The complete series of GUNNM or Battle Angel Alita. I recall there are additional comics and spin offs as well.
There are some cheesy and campy moments that unsettled me. However, those moments are directly lifted from the manga for fanservice. The culture of the 90s is way different from 2019, so it’s understandable. Furthermore, the romance between Alita and Hugo is super awkward. Even though I rooted for them, I still feel uneasy at how mismatched the pair was. Then I realized that Alita just started her life with a childlike personality a few days ago. So this romance between her and Hugo is just teen romance. And teenage romance is super awkward. I’m not sure if the movie is showing off how their romance is supposed to go but I feel really old.
Ugh.. They look like teenagers. Is this jealousy? I feel old.
While the movie is an amazing experience for me. After the fact, I do notice that it is lacking in some areas. The side characters like Chiren, Vector, Koyomi have little screen time that their characters are barely fleshed out. Koyomi is the most egregious example as her screen time is literally seconds in the two hour movie. Koyomi is a major character that shows up prominently in the manga! In the movie, she only introduced herself in one scene and gave exposition in the next! The sequel will no doubt feature Koyomi as a main character and giving her scraps for screen time in this movie is an injustice.
Koyomi on the right. I barely knew her in the movie. Even forgot her name halfway through! I only learned her name (again) and her major role in the manga while I was writing this post!
Now, another problem which is actually a non-issue for me but is the biggest drawback to the public is Alita's appearance in the movie. Specifically, her eyes. Her eyes is significantly bigger than human eyes. So big, that reviewers attribute it to the uncanny valley. Some even try to be edgy and claim that Alita's appearance is made to appeal to the weeb demographic. Boo! To fall for that shallow mindset. The movie's source material is literally a manga and anime series! It already appeals to the anime and manga demographic from the start! All in all, her big eyes is unsettling and brings the viewer out of the movie experience. In my opinion, I think this problem is very overblown. Alita is featured in most of the movie and her charming character outshines her uncanny appearance.
Even if it is in your face.
The only time that her large eyes brought me out of the experience is when she is not moving or talking and her face is shown from the side. The sclera of her eyes surprised me and I thought "Her eyes are really big at this angle." Instances like that are rare. In fact, I can only recall that one instance of an uncanny feeling caused by her eyes. One uncanny moment (or two) in an amazing two hour movie. I can get over that.
To be honest, I was in the ‘uncanny valley’ camp when the first trailer dropped. I forgot about it and when I watched the movie, I was blown away.
If you're looking to make any sense for why Alita's eyes are like that, then maybe her big eyes are much powerful optical equipment compared to the average cybernetic eye. Knowong her history, it make sense. Furthermore, I believe Alita's appearance is purposeful in making her stand out from the other augmented humans. Among the cast of characters featured in the movie, a great number of them are cyborgs that are just as augmented as Alita. Alita's appearance may have been done to separate her from them because she is the heroine of the story.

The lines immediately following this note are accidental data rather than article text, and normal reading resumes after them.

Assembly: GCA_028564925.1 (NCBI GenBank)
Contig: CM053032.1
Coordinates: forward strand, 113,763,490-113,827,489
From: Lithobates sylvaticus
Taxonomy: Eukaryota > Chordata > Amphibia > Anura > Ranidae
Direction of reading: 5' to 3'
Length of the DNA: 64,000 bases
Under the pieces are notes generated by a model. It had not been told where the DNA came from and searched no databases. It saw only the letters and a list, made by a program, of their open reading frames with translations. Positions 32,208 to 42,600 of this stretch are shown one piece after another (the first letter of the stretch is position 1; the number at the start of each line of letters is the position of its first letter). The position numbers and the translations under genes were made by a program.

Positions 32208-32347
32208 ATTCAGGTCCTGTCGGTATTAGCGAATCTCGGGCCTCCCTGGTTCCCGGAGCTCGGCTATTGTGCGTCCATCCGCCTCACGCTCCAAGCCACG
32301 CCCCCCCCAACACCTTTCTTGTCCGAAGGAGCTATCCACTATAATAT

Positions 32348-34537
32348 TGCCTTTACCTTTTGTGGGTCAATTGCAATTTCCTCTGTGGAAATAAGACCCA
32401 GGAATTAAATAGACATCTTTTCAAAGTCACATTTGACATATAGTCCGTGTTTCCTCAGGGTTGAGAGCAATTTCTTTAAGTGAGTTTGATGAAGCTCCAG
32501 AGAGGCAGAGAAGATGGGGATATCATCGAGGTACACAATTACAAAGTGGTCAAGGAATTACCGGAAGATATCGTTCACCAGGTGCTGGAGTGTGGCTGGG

Look at this guy. There are many full body cyborgs like him so it is important for Alita as the main character to stand out from them.
Now, a more significant problem I found about the movie is the way Alita behaves in some of her scenes with Ido. I barely notice them the first time I watch the movie. However, on my second watch, I notice that Alita can come off as a spoiled brat in her later interactions with her own father figure and savior. She is rude when Ido is worried for her. Heck, she even threw a tantrum when she did not get her way. She eventually mellows out towards the end of the movie which led me to believe that Alita is just progressing from a child to an adult throughout the movie. So, the abrasive and rebellious Alita would be the teenage phase of her maturation cycle. It makes sense and it gives a new meta to Alita's growth, but Alita's teenage phase is just bad experience to watch. All I got from those scenes is how much of a brat Alita was and how saintly Ido's patience is. There are good, well-mannered teenagers too!
Yes, she might be excitable because of her personality and her experience from her past life. But her past life also taught her about teamwork and cooperation.
I do hope this movie will be successful in the theatres. I would love to see a sequel greenlit. Unfortunately, the movie critics hold a negative bias against Alita's spouting opinions that are indeed shallow. In spite of that, the public’s opinion showed overwhelming praise for the film. Nice to see snooty critics, get one upped once in a while.
I highly recommend watching this movie. The entire experience is amazing as I watched it on the big screen. This movie is a must watch as a cinema experience. Only on the big screen, can the movie’s brilliant detail and riveting audio perform at its best. I know that I’m really fucking late in suggesting it now that some cinemas has cycled Alita out of its screening. God Damn It. I’m sorry. BUUUT! If you have a good home theater system, maybe buying a physical copy of the movie can give a similar experience. This movie is good. Coupled with the cinema experience, this movie gave me more than the slightly overpriced ticket. When that cliffhanger happened at the end, I was surprised and then frustrated. I am confounded at how fast two hours just fly by. If a movie entertains me so much that I lost the sense of time and is left stunned at the time, it’s a really good movie in my book.
That stance of strength! Oh How I wish for a sequel!